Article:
Honda commissioned Map Project Office and Mori Inc to come up with an idea for seven concept vehicles that could undertake a journey from Africa to Latin America, travelling over 36,000 km from Nairobi, Kenya to Manaus, Brazil through desert, mountains, snow and water. This project presents Honda’s future vision for autonomous driving technology in a context of enhancing ‘the joy of mobility’. It’s lighthearted and dreamy in its execution.
The first leg of the journey is undertaken from Nairobi to Khartoum in a safari camper van that has a robotic grass-cutter that clears the way ahead.
Map came up with the idea of the desert train to continue the journey from Khartoum to Karachi, Pakistan.
The desert train is powered by Honda’s fuel cell technology. Map’s idea is that any excess water produced by the engine will get filtered back into a water container at the back of the vehicle.
The next part of the trip is from Karachi to Shenzen, China and so a mountain climbing vehicle is needed to negotiate the Himalayas
Most of the technology that’s incorporated in these concept vehicles come from what Map’s design team saw at the Honda Collection Hall, outside of Tokyo. Such as these robotic legs based on Honda’s robot, Asimo.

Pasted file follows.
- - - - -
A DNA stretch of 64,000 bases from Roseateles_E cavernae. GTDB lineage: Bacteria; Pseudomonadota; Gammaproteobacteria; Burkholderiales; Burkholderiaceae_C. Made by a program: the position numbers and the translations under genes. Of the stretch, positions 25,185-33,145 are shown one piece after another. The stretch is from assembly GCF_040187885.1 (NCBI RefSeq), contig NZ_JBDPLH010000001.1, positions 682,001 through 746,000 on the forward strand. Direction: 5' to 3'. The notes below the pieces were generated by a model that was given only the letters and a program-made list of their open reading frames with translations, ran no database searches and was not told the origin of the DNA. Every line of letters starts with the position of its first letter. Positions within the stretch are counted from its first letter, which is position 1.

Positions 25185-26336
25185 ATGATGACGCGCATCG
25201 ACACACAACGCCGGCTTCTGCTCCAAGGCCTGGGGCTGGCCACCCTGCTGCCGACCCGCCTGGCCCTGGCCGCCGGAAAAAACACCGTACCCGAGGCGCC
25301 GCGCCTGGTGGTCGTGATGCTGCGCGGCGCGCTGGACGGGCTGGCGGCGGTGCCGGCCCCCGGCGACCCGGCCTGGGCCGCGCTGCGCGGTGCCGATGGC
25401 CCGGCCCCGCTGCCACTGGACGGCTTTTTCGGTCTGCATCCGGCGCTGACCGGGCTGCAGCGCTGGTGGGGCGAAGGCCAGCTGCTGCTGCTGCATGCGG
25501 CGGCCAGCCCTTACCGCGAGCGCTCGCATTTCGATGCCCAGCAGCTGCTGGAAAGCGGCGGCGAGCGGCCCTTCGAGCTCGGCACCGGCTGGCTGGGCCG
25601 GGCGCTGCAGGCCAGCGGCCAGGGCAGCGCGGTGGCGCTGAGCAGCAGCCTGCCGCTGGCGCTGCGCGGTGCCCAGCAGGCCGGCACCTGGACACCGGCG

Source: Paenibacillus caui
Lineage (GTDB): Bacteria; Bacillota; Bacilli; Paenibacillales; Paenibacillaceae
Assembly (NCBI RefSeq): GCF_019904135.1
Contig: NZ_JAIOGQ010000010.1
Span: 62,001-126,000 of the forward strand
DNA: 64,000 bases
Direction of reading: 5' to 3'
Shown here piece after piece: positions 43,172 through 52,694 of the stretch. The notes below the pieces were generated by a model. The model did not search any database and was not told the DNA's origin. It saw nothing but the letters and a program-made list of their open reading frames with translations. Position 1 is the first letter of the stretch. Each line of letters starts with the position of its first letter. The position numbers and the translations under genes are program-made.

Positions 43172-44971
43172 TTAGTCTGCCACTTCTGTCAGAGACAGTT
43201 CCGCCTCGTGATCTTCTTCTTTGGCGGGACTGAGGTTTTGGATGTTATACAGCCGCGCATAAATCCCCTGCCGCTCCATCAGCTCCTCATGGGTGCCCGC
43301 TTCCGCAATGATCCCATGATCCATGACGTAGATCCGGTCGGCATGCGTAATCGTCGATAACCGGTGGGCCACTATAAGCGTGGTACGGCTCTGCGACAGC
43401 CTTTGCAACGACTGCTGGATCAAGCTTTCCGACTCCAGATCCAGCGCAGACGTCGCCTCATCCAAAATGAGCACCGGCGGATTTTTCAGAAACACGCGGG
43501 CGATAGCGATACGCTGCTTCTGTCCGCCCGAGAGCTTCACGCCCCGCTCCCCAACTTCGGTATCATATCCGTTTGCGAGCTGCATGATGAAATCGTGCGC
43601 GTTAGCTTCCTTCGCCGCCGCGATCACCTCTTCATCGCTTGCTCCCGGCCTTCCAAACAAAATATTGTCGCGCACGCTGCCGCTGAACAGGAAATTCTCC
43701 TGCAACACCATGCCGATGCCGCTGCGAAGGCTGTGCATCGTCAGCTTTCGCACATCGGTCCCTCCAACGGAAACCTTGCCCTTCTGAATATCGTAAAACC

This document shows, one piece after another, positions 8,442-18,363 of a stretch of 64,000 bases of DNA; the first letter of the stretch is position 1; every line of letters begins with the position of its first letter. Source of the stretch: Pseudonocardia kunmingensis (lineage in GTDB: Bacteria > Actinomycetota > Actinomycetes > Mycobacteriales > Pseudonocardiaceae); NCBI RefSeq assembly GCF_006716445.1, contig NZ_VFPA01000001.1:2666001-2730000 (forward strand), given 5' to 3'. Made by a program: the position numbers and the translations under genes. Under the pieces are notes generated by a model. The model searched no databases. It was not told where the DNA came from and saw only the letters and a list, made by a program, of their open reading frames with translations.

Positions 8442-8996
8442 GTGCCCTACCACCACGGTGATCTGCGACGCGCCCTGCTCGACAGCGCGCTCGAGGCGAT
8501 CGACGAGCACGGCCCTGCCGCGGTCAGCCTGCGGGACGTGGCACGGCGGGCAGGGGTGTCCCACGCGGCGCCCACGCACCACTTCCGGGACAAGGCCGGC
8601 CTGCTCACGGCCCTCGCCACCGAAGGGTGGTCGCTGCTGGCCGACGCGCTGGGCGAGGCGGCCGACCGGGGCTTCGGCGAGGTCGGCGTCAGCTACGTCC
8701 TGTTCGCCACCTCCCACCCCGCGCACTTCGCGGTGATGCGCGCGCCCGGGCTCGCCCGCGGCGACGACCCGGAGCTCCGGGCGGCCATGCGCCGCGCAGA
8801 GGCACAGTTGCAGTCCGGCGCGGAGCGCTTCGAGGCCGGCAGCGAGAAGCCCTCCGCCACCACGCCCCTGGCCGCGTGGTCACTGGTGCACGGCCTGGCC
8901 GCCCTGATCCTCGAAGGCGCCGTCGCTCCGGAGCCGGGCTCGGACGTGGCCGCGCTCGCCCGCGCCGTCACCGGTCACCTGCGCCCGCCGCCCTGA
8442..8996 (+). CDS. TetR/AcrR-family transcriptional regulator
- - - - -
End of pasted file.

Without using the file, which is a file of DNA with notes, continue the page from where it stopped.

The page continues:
Next the journey continues from Shezen to Kamchatka Peninsula in this Island Hopper.
The Island Hopper is an amphibious vehicle that can paddle on water and drive on dry land and is powered exclusively by solar energy.
Map conceptualised a tundra sled pulled by six electric drones to navigate from Kamchatka to Fairbanks, Alaska.
The drones are based on Honda’s UNI-CUB, a self-balancing scooter. These drones will also be able to detect any cracks in the ice.
It comes with a little jacuzzi and telescope too!
The next section is completed in this road tripper, from Fairbanks down the US west coast to Mexico.
It has lots of glass so that passengers can enjoy the views.
Then it’s in to the six-wheeled Jungle Jumper to navigate from Mexico city to Manaus, Brazil.
The yellow capsule is a small living space that can be pulled into the trees.